Secondary armament was provided by one 10.5 cm (4.1 in) deck gun with 180 rounds. Anti-aircraft armament differed throughout the war. They had two periscopes in the tower. Types IXA and IXB had an additional periscope in the control room, which was removed in Type IXC and afterward.
Type X (XB) U-boats were a special type of German U-boat. Although intended as long-range mine-layers, they were later used as long-range cargo transports, a task they shared with the Type IXD and Italian Romolo-class submarines.
Type XIV – Milk Cow
The Type XIV U-boat was a modification of the Type IXD, designed to resupply other U-boats, being the only Submarine tenders built which were not surface ships. They were nicknamed Milchkuh/Milchkühe (plural)(milk cows). Due to its large size, the Type XIV could resupply other boats with 613 t (603 long tons) of fuel, 13 t (13 long tons) of motor oil, four torpedoes, and fresh food that was preserved in refrigerator units. In addition, the boats were equipped with bakeries, in order to provide the luxury of fresh bread for crews being resupplied. They had no torpedo tubes or deck guns, only anti-aircraft guns.
In 1942, the milk cows allowed the smaller Type VIIC boats to raid the American coast during the “Second Happy Time” of the Battle of the Atlantic. The milk cows were priority targets for Allied forces, as sinking one milk cow would effectively curtail the operations of several regular U-boats and force them to return home for supplies. Ultra intercepts provided information concerning sailing and routing, and this, coupled with improved Allied radar and air coverage in the North Atlantic, eliminated most of them during 1943. By the end of the war, all ten had been sunk. Milk cow duty was especially hazardous; 289 sailors were killed out of an estimated complement of 530–576 men.
The Type XVII U-boats were small coastal submarines that used Hellmuth Walter’s high-test peroxide propulsion system, which offered a combination of air-independent propulsion and high submerged speeds.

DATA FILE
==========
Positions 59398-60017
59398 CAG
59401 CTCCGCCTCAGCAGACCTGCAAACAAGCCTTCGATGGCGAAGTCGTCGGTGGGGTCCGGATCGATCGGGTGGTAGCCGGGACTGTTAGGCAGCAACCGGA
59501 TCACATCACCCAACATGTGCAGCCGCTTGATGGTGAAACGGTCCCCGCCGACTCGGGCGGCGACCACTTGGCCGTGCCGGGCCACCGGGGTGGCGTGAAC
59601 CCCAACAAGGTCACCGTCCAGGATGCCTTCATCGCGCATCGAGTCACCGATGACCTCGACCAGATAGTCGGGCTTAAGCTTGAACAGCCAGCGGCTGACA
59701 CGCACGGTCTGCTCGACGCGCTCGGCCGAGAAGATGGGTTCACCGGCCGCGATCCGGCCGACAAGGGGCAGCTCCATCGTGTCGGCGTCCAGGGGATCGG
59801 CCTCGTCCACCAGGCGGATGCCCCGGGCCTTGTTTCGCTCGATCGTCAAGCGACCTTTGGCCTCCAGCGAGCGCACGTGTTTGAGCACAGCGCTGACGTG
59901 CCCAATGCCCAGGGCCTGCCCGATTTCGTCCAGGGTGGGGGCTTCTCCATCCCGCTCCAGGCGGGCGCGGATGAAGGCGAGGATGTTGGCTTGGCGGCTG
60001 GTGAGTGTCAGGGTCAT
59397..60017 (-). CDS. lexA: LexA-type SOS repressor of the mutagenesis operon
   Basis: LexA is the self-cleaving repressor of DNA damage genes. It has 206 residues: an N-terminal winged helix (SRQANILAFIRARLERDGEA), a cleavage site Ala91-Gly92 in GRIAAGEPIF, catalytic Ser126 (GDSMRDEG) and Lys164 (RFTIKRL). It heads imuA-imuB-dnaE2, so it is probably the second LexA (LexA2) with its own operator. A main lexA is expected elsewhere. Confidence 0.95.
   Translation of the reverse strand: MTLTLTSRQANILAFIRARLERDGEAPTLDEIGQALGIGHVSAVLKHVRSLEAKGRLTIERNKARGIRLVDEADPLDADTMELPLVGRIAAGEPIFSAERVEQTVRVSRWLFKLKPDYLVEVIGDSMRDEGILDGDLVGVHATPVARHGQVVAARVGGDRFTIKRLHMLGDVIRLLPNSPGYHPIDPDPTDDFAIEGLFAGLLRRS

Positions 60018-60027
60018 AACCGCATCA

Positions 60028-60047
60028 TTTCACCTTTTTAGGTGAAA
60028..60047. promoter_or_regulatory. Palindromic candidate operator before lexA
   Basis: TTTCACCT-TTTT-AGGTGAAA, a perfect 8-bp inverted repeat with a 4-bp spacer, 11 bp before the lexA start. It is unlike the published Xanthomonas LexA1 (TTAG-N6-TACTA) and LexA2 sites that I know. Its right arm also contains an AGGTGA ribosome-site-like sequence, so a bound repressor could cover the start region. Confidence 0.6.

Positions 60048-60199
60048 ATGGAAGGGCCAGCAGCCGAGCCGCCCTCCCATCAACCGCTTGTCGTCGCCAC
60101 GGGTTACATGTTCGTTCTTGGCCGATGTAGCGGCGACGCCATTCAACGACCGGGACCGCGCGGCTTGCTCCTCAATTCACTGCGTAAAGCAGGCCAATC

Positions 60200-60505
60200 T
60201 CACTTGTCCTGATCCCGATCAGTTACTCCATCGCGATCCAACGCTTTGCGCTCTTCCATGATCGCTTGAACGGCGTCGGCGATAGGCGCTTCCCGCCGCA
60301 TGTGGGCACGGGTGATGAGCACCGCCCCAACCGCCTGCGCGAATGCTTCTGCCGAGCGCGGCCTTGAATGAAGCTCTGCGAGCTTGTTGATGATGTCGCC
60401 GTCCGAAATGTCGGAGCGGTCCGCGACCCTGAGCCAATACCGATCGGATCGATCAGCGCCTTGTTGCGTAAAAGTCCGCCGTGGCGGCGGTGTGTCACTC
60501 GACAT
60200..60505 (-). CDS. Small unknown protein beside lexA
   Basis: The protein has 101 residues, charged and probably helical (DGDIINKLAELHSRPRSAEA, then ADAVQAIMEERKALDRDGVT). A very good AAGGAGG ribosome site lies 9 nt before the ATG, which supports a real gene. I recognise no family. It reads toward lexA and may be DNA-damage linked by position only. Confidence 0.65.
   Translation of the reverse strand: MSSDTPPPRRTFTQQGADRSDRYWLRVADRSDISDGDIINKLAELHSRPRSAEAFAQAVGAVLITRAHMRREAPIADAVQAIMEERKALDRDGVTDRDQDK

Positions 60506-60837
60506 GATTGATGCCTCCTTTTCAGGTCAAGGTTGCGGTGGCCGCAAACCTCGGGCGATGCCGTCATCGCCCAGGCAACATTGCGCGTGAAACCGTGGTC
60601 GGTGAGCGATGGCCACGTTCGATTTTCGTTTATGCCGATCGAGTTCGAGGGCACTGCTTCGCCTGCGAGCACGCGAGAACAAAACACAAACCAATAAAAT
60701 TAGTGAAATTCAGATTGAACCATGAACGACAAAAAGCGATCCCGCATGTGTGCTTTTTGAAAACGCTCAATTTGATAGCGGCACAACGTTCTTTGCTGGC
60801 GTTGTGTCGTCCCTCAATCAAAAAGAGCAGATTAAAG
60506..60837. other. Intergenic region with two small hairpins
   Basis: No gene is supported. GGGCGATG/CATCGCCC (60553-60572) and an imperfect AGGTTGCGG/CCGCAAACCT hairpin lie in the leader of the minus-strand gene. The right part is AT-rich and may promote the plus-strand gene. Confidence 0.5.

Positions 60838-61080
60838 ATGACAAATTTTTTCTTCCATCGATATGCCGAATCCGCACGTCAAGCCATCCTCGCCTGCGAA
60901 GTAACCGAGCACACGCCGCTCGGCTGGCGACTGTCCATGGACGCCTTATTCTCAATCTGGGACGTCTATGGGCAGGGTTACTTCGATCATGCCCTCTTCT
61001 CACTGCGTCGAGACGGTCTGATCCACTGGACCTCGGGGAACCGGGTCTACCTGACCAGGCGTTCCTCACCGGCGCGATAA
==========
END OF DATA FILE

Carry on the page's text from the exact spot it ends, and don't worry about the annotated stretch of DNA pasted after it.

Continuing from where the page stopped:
Type XXI U-boats, also known as “Elektroboote” (German: “electric boat”), were a class of German diesel-electric submarines designed during the Second World War. The submarines were rushed into production prematurely, and all of those built suffered from significant defects. As a result, only four of the submarines were completed during the war, and only two went on combat patrol with no action taken.
They were the first submarines designed to operate primarily submerged, rather than spending most of their time as surface ships that could submerge for brief periods as a means to escape detection or launch an attack. They incorporated a very large number of batteries to improve the time they could spend underwater, up to several days, and only surfaced to periscope depth for recharging via a Schnorchel. The design included a huge number of general improvements as well; much higher underwater speed through an improved hull design, greatly improved diving times, power assisted torpedo reloading, and greatly improved crew accommodations.
The design proved enormously influential in the post-war era. Several navies took XXIs on their lists and operated them for decades in various roles, and almost every navy introduced new submarine designs based on them. These include the Soviet Whisky , US Tang and the UK Porpoise, all of which were based on the XXI design to one degree or another. The basic design remains the basis for modern diesel-electric submarines to this day.
German Type XXIII submarines were the first so-called elektroboats to become operational. They were small coastal submarines designed to operate in the shallow waters of the North Sea, Black Sea and the Mediterranean Sea, where larger Type XXI Elektro boats were at risk in World War II. They were so small they could carry only two torpedoes, which had to be loaded externally. As with their far larger sisters—the Type XXI—they were able to remain submerged almost all of the time and were faster than conventional U-boats, due to the improved streamlining of their shape, batteries with larger capacity and the snorkel, which allowed the diesel engines to be used while submerged. The Type XXI and XXIII U-boats revolutionized post-war submarine design. Nearly a thousand Type XXIII boats were projected towards the close of World War II, but most of these were either canceled, scrapped incomplete or only projected.
Uncompleted U-boat Projects
During World War II, Germany’s Kriegsmarine considered various submarine designs for specialized operations or improving U-boat performance. Many of these designs did not come to fruition for various reasons. Some were abandoned due to practical considerations. Others towards the end had to be abandoned, as the yards were overrun by allied forces.